4 Reasons Why My Next Church Will Be Affirming


Yesterday I shared why I have stayed in non-affirming churches even though I have been affirming for quite a while. There is still a part of me that doesn’t want bullying behavior to “win,” and I want to continue to be a person who works from the inside of the organization to help bring change. But after being asked to leave our most recent church specifically over this issue, I want to attend an affirming church when the time comes to be a part of a church body again. Today I want to share some of those reasons with you.

  1. I want at least one part of my theology to line up with my church. There is something exhausting about constantly feeling on the outside of what my church teaches. It is wearing to hear archaic-sounding phrases like “homosexual lifestyle” still being said in a Sunday sermon. To hear people talked about as issues. To have people assume that I agree simply because I attend. I know that I will never agree 100% with any church, if only because as soon as I involve people who aren’t me, there will probably be some disagreement on some small thing, but as the mom of a transgender child, this doesn’t feel very small any more and I want to celebrate my faith with people who accept my child as he is, without conditions.
  2. I never want to have to choose between my family and my church family again. Being forced to make a decision between supporting my child and continuing to attend church was absolutely heart-wrenching. And as much as I’d like to think that it was an isolated incident, I know that it’s not. I have met others with stories just like mine and it saddens me to know that it could happen again. Attending church with a sense of fear and mistrust is not conducive to a healthy relationship, but I don’t know if I could regularly attend a non-affirming church again without those being present. Certainly there could be relationships within the congregation that are free of those negatives, but I think it would be almost impossible to feel like a full member of a congregation agin, knowing that at any moment I could be asked to leave because I fully support my flesh and blood family.
  3. I don’t want to support organizations that actively work against the LGBTQ community. I recognize that I may not know where every dollar that I spend goes. I am certain that I have unwittingly supporting things that I disagree with or that are harmful. I try to be an informed consumer, but I recognize that sometimes I make choices that can be harmful. However, if I actively participate in an organization that opposes the LGBTQ community, I am offering tacit support of that. I don’t want to do that any more.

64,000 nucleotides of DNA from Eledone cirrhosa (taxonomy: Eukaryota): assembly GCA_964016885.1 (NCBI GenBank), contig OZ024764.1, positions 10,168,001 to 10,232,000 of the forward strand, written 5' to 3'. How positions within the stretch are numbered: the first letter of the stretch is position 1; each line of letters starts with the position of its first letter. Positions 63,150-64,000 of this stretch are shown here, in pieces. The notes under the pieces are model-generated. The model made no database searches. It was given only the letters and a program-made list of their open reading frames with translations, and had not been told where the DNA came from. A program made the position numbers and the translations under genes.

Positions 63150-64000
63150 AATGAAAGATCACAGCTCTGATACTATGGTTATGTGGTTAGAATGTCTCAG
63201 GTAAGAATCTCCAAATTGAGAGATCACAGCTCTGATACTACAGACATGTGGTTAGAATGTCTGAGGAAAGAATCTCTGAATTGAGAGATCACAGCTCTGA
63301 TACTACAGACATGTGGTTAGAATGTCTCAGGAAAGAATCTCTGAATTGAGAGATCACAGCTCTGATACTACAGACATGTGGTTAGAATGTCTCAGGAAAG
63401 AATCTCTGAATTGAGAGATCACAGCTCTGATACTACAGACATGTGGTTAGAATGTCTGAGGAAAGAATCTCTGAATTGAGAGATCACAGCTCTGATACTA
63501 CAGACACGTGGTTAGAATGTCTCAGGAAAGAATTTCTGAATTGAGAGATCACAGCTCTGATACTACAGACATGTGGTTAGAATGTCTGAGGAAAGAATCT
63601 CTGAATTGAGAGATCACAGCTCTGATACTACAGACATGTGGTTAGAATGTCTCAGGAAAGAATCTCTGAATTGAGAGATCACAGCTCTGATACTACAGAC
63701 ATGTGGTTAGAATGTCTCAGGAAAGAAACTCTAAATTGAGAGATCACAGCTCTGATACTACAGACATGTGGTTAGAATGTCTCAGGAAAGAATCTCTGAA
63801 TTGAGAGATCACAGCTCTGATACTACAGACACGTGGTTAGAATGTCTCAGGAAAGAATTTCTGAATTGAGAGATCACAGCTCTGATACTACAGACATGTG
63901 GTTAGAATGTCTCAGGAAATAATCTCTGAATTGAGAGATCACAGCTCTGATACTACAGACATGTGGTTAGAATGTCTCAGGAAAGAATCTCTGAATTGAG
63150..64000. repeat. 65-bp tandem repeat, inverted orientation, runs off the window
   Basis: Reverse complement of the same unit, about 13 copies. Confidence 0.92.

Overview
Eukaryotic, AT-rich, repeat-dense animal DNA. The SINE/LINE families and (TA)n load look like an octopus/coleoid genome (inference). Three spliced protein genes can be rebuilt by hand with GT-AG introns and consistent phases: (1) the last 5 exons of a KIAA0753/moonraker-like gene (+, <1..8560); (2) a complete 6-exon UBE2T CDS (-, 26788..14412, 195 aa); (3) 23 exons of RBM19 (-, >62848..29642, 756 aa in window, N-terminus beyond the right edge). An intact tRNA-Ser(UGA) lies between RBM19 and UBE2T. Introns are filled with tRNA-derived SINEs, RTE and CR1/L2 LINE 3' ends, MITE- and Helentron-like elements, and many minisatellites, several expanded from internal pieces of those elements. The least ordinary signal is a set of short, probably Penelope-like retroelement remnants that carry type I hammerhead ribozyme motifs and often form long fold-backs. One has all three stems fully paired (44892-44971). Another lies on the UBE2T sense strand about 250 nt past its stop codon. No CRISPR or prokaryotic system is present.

4. I want the LGBTQ community and my child specifically to feel like their safety matters to me. There is a great episode of The Ligturgists Podcast entitled Safe Church where Betsy Ouellette shares about what it means to be a part of a safe congregation. And while “safe” is a somewhat loaded word because it means different things to different people, a church that does not believe that a person can be gay or transgender and a Christian is not safe for that gay or transgender person. And if I continue to support churches that preach a message of non-acceptance to the LGBTQ community, I may convey the message that their spiritual, emotional, and physical health is not important to me. I never want my friends or my child to feel that, even in the most round-about way. By attending an open and affirming church, I hope to confirm for them that their safety matters.

I still love the Church and hope to again be a part of a community of believers. However this time, I want to be able to worship beside my LGBTQ friends and family. I want to be able to worship God without fear, without shame, without conditions.

5 thoughts on “4 Reasons Why My Next Church Will Be Affirming

    1. I wrote a comment before and thought it posted. Anyways, I so appreciate your writing and your heart. The blog I linked to above is a pastor friend who recently transitioned. I hope you find her words helpful.

      On another note, I recently started attending an open and affirming church. What a difference! I don’t have to fight my insides anymore…it feels whole.


  1. I happened upon your post by lucky accident, and I identify. I once met a mother who stayed within her very fundamentalist church because she wanted to be there for any gay child who might need her. I admired that courage, but I have always been led in the opposite direction: I don’t want to be where people are excluded. I never could articulate my reasons, but you have done it for me with this post. Thank you.

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